Rep. Dean Plocher is the latest guest on Politically Speaking, where the Des Peres Republican primarily talked about a potential merger between St. Louis and St. Louis County.
Plocher represents the 89th House District, which includes parts of Town & Country, Huntleigh, Des Peres and Country Life Acres. Plocher, an attorney by trade, is the chairman of the influential House General Laws Committee.
A group called Better Together unveiled a plan earlier this year to createa metro government overseeing St. Louis and St. Louis County. Among other things, the new entity would have a mayor, assessor, prosecutor and 33-person council government what is now the city and the county.
Organizers are seeking to get the Better Together plan before statewide voters in November 2020. They contend a constitutional amendment is necessary to implement key elements of the plan, such as consolidating police departments and municipal courts. But that decision has sparked bipartisan criticism, because it means that a city-county merger could happen if it passes statewide, even if St. Louis and St. Louis County residents vote against it.
House Speaker Pro Tem John Wiemann is the latest guest on Politically Speaking, where the O’Fallon Republican discussed some of the issues that may consume the Missouri House’s time over the next few weeks.
Wiemann is part of the GOP leadership team that runs the Missouri House. As speaker pro tem, Wiemann often presides over the Missouri House — and is part of some key policy discussions among the Republican supermajority.
Originally from Phelps County, Wiemann is an insurance broker who first won election to the House in 2014. But he’s been involved in Missouri politics for several decades. He worked for then-Secretary of State Roy Blunt in the early 1990s. And he also helped out on his father’s unsuccessful state Senate campaign in 1990 against then-Democratic state Sen. Mike Lybyer.
On the latest edition of Politically Speaking, St. Louis Public Radio’s Jason Rosenbaum spoke with U.S. Sen. Josh Hawley about his first few months in the United States Senate.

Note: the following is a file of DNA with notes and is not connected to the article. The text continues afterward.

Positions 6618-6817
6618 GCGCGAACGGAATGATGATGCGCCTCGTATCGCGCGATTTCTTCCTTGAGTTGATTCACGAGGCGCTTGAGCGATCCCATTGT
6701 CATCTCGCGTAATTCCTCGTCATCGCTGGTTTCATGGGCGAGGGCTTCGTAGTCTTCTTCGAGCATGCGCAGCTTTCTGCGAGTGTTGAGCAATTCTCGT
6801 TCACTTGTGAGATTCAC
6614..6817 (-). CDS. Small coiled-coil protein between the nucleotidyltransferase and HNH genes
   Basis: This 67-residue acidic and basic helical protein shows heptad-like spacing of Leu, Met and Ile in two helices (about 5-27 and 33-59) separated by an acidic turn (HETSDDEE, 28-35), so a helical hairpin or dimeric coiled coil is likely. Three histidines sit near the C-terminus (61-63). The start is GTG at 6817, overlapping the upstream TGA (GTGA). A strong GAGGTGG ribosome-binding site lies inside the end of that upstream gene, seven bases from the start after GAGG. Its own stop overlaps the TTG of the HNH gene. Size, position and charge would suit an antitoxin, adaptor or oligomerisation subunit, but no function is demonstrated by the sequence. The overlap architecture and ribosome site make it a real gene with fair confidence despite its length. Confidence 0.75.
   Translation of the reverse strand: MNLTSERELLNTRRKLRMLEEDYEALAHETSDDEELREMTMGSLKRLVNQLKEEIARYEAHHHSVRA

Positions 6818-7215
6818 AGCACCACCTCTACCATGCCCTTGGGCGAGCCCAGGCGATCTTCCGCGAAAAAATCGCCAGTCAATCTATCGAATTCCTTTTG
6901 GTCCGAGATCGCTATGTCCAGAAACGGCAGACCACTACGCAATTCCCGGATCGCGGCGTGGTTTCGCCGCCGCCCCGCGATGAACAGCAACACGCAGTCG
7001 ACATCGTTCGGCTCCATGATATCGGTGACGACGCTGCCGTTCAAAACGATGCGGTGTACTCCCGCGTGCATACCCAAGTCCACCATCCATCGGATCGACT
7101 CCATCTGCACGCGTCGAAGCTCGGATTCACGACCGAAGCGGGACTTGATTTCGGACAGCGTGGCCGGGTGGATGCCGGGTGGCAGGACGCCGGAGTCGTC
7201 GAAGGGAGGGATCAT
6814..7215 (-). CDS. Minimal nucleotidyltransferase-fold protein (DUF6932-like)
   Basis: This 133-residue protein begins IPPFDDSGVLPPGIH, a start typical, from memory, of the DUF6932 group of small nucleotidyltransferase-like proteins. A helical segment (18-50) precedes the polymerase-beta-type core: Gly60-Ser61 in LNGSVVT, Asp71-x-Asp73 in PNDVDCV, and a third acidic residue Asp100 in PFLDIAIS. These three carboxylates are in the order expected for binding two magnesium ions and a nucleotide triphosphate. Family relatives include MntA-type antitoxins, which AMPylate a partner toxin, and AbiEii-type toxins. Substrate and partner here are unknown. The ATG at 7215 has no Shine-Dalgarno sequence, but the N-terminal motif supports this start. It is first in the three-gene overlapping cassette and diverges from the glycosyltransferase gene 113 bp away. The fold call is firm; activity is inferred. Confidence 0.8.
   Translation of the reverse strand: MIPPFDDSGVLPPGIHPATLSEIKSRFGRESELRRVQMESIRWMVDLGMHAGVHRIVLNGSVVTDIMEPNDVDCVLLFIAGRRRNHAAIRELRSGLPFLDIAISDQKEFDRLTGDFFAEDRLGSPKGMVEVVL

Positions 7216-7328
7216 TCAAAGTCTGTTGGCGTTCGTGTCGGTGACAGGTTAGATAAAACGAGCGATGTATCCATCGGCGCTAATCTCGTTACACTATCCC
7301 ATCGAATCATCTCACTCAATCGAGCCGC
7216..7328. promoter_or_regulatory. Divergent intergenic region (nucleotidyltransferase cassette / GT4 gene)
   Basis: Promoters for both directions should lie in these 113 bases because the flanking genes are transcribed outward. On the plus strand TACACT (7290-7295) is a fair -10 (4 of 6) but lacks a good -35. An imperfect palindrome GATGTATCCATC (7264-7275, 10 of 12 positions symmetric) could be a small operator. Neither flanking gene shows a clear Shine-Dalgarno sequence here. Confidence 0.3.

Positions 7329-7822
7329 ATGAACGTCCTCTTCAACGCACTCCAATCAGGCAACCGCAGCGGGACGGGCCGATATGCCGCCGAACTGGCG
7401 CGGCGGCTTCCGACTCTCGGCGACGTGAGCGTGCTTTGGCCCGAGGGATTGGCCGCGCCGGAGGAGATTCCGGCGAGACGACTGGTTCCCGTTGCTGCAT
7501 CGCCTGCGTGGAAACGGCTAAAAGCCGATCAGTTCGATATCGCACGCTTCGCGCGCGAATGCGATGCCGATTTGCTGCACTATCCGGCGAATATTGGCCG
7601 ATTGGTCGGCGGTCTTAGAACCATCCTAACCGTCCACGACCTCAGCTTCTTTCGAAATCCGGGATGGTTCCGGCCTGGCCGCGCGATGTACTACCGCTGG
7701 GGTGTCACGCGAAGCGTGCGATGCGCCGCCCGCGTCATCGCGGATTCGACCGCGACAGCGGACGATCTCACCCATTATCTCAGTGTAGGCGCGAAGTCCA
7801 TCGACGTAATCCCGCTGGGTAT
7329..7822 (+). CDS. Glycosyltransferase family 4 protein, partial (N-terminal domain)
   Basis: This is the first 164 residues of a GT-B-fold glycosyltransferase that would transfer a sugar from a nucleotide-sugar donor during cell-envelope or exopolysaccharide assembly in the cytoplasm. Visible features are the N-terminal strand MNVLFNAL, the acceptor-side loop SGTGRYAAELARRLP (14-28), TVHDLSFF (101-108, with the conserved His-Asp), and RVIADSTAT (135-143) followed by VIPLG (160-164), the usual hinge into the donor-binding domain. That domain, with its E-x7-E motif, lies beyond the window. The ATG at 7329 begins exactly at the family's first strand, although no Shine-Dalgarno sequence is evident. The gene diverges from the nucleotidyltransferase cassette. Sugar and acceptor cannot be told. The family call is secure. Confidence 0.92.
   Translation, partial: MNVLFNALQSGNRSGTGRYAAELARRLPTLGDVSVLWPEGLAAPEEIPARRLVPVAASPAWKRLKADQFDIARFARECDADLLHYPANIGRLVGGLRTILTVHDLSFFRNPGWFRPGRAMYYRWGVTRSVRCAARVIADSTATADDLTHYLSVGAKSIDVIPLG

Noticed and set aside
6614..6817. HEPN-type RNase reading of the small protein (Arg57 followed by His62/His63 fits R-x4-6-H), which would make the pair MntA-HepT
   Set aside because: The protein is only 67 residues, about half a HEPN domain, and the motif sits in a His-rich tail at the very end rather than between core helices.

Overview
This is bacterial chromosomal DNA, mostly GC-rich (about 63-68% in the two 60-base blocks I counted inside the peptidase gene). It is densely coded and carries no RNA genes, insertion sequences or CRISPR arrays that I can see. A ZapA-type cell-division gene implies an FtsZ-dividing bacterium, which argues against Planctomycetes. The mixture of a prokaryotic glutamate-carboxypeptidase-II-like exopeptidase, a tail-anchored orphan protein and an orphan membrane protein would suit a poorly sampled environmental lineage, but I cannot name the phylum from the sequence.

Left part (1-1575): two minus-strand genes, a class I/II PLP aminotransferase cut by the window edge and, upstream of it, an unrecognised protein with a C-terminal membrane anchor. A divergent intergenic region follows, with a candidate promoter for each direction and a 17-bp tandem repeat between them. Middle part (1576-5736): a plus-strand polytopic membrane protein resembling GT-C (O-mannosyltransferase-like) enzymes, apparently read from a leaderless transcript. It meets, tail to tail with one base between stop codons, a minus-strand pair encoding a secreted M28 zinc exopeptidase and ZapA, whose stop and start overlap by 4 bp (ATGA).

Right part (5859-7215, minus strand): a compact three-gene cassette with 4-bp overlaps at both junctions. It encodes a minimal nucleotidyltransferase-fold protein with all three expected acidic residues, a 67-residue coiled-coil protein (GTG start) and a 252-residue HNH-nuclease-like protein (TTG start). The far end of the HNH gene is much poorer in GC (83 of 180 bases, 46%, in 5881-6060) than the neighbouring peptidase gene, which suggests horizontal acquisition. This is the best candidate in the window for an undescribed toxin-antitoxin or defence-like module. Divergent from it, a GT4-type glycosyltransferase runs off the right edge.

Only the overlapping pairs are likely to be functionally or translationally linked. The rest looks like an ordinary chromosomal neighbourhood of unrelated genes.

The Republican senator was elected to a six-year term last November. Saturday will mark his 100th day in office, which has been jam-packed with some big debates over President Donald Trump’s agenda and administration.
Hawley first burst onto the Missouri political scene in 2016, when he was elected as the state’s attorney general. Roughly two years later, he unseated U.S. Sen. Claire McCaskill in one of the most expensive and high-profile federal contests of the 2018 election cycle.
After being sworn into office in January, Hawley was assigned to a number of key committees — including the Judiciary and Armed Services Committees. The Judiciary Committee is responsible for voting on a president’s nominees to the federal bench. Thus far, Hawley has introduced legislation aimed at lowering prescription drug prices, placing more safety measures on duck boats and creating a grant that would pay for programs to reduce law enforcement suicides.
State Rep. Wiley Price is the latest guest on the Politically Speaking podcast. The St. Louis Democrat talked extensively about his first few months in the Missouri House, as well as a slew of bills he’s sponsored to overhaul the state’s elections.
Price was first elected last year to represent Missouri’s 84th House District, which takes in portions of the western part of St. Louis. It includes largely African-American neighborhoods in north St. Louis, as well as primarily white parts of south St. Louis.
Price comes from a civically-minded family. His father, Wiley Price III, is a photographer for the St. Louis American and a recent inductee into the St. Louis Media Hall of Fame. His mother Leata Price-Land is a longtime community activist who recently ran for the 26th Ward aldermanic seat, losing narrowly to Shameem Hubbard.
When the 84th District House seat became open after state Rep. Karla May ran for the state Senate, Price ran against attorney Brad Bakker in the August 2018 Democratic primary. He emerged victorious by about 800 votes, a win that was tantamount to election in the heavily Democratic district.
State Rep. Deb Lavender returns to Politically Speaking to talk about upcoming debate over the Missouri budget, which is slated to take place over the next few weeks.
Lavender, D-Kirkwood, is currently serving her third term in the Missouri House. She serves on the House Budget Committee, and has sought to make her mark on the panel responsible for mapping out the state’s spending priorities.
Missouri has been experiencing a decline in revenue for months compared to the previous fiscal year. But the state has a fairly large surplus to fill in the budget gap this year.
One of the other major initiatives going through the House Budget Committee is a plan from Budget Committee Chairman Cody Smith, R-Carthage, to steer $100 million in general revenue funds to repair the state’s bridges. That’s in contrast to Gov. Mike Parson’s bonding plan, which Republicans like Smith worry will saddle the state with interest payments.